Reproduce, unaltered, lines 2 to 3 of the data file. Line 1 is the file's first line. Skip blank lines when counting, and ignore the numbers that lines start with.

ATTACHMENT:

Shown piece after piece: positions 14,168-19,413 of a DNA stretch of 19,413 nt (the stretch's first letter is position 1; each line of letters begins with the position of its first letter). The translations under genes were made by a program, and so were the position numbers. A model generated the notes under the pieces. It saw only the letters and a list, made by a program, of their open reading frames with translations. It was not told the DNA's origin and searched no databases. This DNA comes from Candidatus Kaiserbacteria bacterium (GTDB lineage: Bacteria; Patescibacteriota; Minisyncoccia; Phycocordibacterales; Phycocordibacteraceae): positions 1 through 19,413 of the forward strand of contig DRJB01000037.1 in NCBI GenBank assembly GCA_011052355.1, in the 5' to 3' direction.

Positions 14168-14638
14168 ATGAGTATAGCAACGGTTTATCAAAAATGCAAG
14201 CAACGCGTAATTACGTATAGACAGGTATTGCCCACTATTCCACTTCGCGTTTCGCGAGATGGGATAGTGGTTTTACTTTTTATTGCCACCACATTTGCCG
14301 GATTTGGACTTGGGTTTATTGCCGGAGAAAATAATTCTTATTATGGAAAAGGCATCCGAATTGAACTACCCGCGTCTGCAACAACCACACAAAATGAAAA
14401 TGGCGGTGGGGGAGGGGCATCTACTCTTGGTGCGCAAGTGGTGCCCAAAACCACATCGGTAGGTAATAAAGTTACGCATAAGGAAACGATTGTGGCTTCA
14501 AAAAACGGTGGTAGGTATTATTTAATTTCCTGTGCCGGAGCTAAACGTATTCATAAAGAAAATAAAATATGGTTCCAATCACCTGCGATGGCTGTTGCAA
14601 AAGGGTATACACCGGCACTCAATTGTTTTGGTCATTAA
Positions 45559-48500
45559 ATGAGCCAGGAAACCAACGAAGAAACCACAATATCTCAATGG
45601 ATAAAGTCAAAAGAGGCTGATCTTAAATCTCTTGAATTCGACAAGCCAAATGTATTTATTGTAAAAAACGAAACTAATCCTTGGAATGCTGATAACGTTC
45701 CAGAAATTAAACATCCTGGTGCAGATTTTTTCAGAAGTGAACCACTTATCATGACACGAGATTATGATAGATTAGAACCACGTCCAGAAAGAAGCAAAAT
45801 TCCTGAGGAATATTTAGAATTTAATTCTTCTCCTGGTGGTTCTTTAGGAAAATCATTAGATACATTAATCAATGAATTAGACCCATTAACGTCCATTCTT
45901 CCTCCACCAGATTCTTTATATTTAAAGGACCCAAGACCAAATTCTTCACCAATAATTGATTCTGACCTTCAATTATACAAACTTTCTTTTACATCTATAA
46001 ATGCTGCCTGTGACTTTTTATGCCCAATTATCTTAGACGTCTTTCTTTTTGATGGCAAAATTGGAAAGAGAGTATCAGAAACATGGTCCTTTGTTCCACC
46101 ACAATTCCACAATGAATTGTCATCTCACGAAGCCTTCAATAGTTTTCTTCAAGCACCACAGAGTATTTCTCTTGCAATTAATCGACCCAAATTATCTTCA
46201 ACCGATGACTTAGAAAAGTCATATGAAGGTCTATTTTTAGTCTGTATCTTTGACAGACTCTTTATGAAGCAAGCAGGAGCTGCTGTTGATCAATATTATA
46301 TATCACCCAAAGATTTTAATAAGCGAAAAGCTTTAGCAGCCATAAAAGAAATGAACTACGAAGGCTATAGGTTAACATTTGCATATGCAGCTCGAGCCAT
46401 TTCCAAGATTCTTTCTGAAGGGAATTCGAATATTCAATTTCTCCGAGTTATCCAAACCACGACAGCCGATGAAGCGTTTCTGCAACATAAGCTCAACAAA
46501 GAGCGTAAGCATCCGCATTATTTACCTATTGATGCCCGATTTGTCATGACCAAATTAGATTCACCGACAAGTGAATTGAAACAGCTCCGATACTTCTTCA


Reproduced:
Positions 14168-14638
14168 ATGAGTATAGCAACGGTTTATCAAAAATGCAAG